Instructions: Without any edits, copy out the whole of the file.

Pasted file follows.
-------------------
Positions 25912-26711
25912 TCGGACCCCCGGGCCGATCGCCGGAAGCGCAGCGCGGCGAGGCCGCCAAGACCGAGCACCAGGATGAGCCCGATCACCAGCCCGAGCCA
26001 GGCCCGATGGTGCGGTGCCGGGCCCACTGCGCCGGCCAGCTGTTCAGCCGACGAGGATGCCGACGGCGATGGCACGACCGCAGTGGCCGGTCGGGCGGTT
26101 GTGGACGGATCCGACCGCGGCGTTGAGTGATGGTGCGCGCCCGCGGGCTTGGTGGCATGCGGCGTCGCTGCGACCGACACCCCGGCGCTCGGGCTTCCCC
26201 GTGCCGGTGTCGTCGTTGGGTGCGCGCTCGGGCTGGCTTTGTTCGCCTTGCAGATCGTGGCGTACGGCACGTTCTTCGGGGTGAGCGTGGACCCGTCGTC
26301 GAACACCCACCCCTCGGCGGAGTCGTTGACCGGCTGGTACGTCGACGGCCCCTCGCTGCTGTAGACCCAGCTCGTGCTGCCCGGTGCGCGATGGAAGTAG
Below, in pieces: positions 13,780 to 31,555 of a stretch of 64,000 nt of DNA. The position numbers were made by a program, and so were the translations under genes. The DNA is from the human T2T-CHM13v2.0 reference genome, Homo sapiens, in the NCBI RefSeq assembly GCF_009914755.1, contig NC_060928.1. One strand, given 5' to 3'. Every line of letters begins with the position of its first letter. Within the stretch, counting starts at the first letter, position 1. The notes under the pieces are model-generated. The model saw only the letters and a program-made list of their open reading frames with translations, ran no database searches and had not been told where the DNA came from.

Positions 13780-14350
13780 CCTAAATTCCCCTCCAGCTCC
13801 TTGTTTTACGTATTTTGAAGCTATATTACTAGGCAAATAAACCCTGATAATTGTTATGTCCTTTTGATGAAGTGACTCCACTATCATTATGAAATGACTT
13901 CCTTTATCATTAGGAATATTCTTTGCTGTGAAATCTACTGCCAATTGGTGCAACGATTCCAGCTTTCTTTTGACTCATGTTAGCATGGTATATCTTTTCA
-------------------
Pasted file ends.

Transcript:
Positions 25912-26711
25912 TCGGACCCCCGGGCCGATCGCCGGAAGCGCAGCGCGGCGAGGCCGCCAAGACCGAGCACCAGGATGAGCCCGATCACCAGCCCGAGCCA
26001 GGCCCGATGGTGCGGTGCCGGGCCCACTGCGCCGGCCAGCTGTTCAGCCGACGAGGATGCCGACGGCGATGGCACGACCGCAGTGGCCGGTCGGGCGGTT
26101 GTGGACGGATCCGACCGCGGCGTTGAGTGATGGTGCGCGCCCGCGGGCTTGGTGGCATGCGGCGTCGCTGCGACCGACACCCCGGCGCTCGGGCTTCCCC
26201 GTGCCGGTGTCGTCGTTGGGTGCGCGCTCGGGCTGGCTTTGTTCGCCTTGCAGATCGTGGCGTACGGCACGTTCTTCGGGGTGAGCGTGGACCCGTCGTC
26301 GAACACCCACCCCTCGGCGGAGTCGTTGACCGGCTGGTACGTCGACGGCCCCTCGCTGCTGTAGACCCAGCTCGTGCTGCCCGGTGCGCGATGGAAGTAG
Below, in pieces: positions 13,780 to 31,555 of a stretch of 64,000 nt of DNA. The position numbers were made by a program, and so were the translations under genes. The DNA is from the human T2T-CHM13v2.0 reference genome, Homo sapiens, in the NCBI RefSeq assembly GCF_009914755.1, contig NC_060928.1. One strand, given 5' to 3'. Every line of letters begins with the position of its first letter. Within the stretch, counting starts at the first letter, position 1. The notes under the pieces are model-generated. The model saw only the letters and a program-made list of their open reading frames with translations, ran no database searches and had not been told where the DNA came from.

Positions 13780-14350
13780 CCTAAATTCCCCTCCAGCTCC
13801 TTGTTTTACGTATTTTGAAGCTATATTACTAGGCAAATAAACCCTGATAATTGTTATGTCCTTTTGATGAAGTGACTCCACTATCATTATGAAATGACTT
13901 CCTTTATCATTAGGAATATTCTTTGCTGTGAAATCTACTGCCAATTGGTGCAACGATTCCAGCTTTCTTTTGACTCATGTTAGCATGGTATATCTTTTCA